Have you ever wondered why we don't see the world as if it were a movie on a TV screen? Many mammals do have a 2D vision. Nevertheless, from shooting or juggling to baseball or driving, hand-eye coordination requires a three dimensional image of the environment. But it was not known how our brains get the 3D picture from 2D retinal images.
A new research seems
to have detected the brain region linked to 3D visual processing. For getting the spacial, 3 D picture, of the environment, primates (humans included) rely on two main visual cues: the slightly different image recorded by each eye (spatial binocular disparity) and the way the perceived shape of an object shifts as it moves.
A team led by Guy Orban of the Catholic University of Leuven in Belgium found that a brain area, the anterior intraparietal cortex (AIP), uniquely sensitive to both these visual cues, integrates this information.
In two separate tests, the brains of monkeys were investigated by functional magnetic resonance imaging (fMRI) while they watched 3D objects.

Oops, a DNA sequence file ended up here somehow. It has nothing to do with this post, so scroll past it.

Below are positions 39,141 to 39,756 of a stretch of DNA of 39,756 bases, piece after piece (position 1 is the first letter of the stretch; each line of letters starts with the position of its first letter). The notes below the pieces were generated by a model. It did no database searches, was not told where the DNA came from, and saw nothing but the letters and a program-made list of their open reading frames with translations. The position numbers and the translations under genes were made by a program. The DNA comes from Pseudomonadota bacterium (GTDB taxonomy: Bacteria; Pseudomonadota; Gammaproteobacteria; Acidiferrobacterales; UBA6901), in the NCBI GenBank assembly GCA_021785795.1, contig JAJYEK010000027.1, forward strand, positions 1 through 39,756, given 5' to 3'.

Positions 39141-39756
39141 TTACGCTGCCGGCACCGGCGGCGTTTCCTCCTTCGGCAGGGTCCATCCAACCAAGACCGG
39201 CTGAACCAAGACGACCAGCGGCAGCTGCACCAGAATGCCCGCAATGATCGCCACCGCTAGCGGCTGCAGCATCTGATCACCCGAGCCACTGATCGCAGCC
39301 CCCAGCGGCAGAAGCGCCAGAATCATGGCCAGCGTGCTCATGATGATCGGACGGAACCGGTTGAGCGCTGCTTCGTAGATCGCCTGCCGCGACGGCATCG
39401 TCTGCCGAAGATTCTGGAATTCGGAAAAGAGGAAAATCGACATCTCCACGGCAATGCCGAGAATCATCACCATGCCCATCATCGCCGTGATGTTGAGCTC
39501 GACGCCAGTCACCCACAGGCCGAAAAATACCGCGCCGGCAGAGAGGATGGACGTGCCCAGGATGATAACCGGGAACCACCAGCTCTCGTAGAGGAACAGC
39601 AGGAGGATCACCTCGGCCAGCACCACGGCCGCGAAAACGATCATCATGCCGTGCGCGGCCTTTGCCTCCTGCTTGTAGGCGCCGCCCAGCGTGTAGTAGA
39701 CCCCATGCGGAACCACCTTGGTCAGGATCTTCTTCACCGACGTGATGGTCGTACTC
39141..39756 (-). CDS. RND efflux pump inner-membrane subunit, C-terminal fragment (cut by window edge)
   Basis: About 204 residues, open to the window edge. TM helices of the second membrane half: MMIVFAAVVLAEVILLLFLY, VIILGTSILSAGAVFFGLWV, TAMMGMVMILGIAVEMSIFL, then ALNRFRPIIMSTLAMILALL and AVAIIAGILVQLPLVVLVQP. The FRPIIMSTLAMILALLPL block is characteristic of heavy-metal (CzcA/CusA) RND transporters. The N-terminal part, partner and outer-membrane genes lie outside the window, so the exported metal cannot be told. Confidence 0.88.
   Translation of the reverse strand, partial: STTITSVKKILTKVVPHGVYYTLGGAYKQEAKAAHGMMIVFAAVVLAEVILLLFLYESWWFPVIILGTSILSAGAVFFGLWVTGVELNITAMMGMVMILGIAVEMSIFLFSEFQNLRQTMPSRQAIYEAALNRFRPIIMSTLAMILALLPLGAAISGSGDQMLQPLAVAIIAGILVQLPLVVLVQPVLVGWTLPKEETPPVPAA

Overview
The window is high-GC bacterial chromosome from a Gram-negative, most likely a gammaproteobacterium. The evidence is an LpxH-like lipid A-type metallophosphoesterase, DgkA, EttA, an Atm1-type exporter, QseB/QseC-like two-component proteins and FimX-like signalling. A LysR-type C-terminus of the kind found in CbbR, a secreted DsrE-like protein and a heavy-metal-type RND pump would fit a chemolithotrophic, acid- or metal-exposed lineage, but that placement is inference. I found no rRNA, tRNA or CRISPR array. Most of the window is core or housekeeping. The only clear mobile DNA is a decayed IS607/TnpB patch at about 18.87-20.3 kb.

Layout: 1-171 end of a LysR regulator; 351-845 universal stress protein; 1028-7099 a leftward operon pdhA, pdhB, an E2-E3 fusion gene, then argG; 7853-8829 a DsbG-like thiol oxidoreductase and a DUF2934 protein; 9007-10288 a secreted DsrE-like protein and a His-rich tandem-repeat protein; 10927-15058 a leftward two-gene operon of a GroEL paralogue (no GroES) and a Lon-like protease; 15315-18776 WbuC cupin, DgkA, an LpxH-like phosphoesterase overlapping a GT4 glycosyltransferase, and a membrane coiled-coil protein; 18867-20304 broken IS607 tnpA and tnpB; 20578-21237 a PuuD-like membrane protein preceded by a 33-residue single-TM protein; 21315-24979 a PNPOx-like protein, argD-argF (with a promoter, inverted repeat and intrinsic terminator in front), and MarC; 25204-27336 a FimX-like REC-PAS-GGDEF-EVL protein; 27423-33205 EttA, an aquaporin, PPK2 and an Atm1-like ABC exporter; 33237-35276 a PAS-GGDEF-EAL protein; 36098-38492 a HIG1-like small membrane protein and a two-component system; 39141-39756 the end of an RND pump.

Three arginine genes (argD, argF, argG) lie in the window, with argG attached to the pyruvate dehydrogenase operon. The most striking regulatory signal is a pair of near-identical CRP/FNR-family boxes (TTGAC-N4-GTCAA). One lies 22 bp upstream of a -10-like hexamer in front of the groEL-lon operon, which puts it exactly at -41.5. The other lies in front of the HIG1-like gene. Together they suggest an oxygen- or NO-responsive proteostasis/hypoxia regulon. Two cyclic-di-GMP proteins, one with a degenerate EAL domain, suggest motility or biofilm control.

In the first test, the team checked how motion affected 3D perception. The monkeys watched rotating images of connected lines, like partially unfolded paper clips, that only stayed in the visual field of one eye at a time. In the second approach, the monkeys used both eyes to watch computer simulations of small complex objects, being checked this way the role of the binocular disparity in detecting 3D images. "We found that these different bits of processing converged on one brain region: the AIP," said Orban.
The AIP was already connected to the visual control of hand movements, like picking up things. The need of "reach and grasp" movements is unique to primates, that's why the team thinks it evolved after primates split off from other mammals. "I'd expect this brain region to be unique to primates and to have evolved in parallel with hands and frontal eyes," said Orban.
"This study considerably broadens the processes we think the AIP is involved in," said Andrew Parker, a neuroscientist at the University of Oxford, U.K., expert in binocular perception.
Still, Parker also mentions that the monkeys were able to move their hands during the research, and this could have activated the AIP area somewhat as well; this, however, does not change the importance of the discovery. "If this research holds up, it will cause me to change my views on depth perception.", Parker said.